Christina Ciocca Eller

Christina Ciocca Eller

Dissertation

College Effects on Bachelor's Degree Completion for the New Majority

Dissertation Review Committee

Bio

Christina Ciocca Eller draws on quantitative and qualitative methods to analyze the role of higher education institutions in shaping the opportunities and outcomes available to students. Her dissertation, “College Effects on Bachelor’s Degree Completion for the New Majority,” brings together key ideas from the stratification and organizations literatures to study the interactions between students and colleges. Specifically, she uses longitudinal data from both administrative records and a yearlong interview study of the largest, urban, public university system in the U.S. to quantify "college effects," or the independent impact of colleges on student outcomes, as well as the individual and organizational forces that explain those effects. Outside of her dissertation, she has analyzed the black/white gap in BA completion and the relationship between course-taking and labor market outcomes.  She additionally has studied school-to-work transitions in comparative international contexts, including collaborative work published in the American Journal of Sociology. In May 2017, she was named an NAEd/Spencer Foundation Dissertation Fellow for the 2017-2018 academic year.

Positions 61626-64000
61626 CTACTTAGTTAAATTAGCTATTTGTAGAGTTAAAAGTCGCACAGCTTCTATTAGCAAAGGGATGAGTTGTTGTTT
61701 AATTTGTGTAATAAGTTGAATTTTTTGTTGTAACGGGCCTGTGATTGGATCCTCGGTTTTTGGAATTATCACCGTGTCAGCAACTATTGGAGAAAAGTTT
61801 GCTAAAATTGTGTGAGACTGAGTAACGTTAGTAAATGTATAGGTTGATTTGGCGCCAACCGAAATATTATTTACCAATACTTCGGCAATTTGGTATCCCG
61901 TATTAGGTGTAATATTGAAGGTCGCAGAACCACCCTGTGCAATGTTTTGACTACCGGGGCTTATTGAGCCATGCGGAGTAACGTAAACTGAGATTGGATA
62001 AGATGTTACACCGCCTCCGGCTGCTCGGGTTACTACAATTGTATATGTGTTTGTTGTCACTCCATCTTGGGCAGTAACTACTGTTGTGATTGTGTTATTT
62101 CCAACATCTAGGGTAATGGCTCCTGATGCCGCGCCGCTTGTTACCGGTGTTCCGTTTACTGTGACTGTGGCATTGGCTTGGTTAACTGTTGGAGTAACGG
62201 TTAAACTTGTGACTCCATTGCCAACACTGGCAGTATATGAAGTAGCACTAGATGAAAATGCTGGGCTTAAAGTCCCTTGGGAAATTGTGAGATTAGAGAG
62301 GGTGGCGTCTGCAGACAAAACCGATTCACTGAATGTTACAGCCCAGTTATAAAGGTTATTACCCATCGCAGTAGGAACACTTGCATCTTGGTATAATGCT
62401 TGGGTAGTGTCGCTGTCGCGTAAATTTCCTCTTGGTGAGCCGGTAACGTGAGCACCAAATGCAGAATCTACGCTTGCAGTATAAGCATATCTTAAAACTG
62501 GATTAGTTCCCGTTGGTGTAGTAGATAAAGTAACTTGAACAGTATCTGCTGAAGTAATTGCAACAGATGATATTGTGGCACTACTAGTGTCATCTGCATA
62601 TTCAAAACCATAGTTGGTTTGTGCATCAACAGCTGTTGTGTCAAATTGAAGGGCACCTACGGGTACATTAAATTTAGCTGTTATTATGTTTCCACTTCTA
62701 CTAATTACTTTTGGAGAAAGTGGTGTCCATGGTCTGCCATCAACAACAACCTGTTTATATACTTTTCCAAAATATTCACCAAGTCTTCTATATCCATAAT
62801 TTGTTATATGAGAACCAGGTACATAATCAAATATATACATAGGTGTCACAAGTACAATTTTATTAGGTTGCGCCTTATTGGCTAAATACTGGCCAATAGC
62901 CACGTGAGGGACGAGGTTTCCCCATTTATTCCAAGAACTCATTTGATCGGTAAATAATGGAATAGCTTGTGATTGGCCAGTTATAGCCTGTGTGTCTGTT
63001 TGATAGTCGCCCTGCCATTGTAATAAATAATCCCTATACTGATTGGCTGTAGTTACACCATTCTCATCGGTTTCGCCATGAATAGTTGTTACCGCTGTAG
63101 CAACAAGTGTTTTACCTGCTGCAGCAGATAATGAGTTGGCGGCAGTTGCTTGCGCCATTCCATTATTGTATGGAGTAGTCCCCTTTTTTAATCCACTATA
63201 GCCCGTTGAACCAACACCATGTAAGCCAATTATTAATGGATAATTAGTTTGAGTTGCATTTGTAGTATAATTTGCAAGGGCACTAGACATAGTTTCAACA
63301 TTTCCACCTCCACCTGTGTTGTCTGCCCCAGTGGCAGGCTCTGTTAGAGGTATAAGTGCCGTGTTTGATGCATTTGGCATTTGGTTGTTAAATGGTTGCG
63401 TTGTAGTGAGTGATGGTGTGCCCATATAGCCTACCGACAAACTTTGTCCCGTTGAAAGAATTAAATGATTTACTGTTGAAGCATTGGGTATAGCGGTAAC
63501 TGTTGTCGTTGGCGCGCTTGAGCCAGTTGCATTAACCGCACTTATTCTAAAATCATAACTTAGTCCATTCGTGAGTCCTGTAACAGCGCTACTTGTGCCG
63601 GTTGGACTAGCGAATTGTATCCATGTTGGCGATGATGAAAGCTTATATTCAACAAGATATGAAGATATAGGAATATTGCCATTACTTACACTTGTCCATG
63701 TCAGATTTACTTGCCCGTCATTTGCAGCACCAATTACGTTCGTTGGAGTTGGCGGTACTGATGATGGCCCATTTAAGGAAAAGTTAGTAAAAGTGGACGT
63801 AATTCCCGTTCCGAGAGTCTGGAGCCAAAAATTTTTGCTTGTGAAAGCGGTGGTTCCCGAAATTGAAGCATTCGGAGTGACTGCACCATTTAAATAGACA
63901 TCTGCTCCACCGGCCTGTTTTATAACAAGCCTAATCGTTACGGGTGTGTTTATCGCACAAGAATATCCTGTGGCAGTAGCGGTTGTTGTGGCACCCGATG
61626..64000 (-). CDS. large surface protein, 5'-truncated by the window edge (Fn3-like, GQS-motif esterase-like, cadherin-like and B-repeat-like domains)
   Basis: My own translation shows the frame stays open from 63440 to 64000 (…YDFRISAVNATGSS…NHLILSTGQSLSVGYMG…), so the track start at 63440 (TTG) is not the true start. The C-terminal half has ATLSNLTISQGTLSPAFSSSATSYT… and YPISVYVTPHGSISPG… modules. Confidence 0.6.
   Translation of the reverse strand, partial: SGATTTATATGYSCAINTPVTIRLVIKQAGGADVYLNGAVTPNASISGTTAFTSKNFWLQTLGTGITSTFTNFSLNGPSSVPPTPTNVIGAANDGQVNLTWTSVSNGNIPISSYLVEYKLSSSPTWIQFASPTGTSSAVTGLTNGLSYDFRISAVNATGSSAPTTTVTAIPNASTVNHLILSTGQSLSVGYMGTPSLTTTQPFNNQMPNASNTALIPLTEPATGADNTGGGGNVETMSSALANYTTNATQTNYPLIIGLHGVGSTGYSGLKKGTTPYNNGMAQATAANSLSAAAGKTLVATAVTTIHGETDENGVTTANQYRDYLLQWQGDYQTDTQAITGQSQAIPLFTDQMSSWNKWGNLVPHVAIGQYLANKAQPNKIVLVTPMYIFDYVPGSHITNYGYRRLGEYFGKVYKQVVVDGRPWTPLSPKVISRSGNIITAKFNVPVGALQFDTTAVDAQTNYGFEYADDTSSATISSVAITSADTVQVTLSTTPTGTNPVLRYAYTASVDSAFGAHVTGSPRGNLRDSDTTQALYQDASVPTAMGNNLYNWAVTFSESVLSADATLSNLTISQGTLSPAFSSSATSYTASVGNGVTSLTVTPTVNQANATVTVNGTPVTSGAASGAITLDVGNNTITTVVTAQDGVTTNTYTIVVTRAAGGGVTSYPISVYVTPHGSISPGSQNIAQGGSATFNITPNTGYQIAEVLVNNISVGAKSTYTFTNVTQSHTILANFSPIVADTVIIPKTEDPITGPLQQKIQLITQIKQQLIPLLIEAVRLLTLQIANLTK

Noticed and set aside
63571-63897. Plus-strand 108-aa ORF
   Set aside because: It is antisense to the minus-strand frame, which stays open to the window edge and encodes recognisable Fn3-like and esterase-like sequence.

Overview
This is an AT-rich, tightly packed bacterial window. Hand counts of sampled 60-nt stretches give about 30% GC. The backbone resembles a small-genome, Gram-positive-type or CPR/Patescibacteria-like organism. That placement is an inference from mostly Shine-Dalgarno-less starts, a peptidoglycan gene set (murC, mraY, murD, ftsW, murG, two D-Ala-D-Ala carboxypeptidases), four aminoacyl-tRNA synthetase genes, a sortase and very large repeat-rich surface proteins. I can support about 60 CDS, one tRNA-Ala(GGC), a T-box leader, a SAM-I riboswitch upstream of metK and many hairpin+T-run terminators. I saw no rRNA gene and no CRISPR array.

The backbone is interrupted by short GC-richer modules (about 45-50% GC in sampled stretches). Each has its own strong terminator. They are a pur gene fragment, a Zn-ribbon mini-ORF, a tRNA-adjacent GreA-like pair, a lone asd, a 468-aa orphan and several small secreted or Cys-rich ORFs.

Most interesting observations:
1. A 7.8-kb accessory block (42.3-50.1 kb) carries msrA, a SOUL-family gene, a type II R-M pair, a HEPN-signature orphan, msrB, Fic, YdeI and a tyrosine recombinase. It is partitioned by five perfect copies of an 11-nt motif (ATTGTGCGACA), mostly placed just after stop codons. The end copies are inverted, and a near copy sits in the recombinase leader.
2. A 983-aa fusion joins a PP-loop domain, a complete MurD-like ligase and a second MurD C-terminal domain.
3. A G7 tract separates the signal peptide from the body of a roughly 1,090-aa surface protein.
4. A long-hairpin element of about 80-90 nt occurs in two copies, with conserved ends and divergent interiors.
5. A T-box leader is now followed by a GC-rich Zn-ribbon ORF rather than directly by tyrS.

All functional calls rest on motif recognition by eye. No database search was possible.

Christina received her bachelor’s degree from Georgetown University, where she was valedictorian of the College class, and subsequently received graduate degrees in Women’s Studies and Management Research from the University of Oxford through the Timothy S. Healy Scholarship. Prior to beginning her doctoral studies, she served as Chief Speechwriter and Communications Director for the president of Georgetown University.

Education

  • M.Phil Sociology, Columbia University, 2016
  • MA Sociology, Columbia University, 2014
  • MSc Management Research, Oxford University,  2007
  • MA Women's Studies, Oxford University, 2006
  • BA Performance and Culture, Georgetown University, 2005

Teaching

  • Sociology of Education
  • Sociology of Teaching and Learning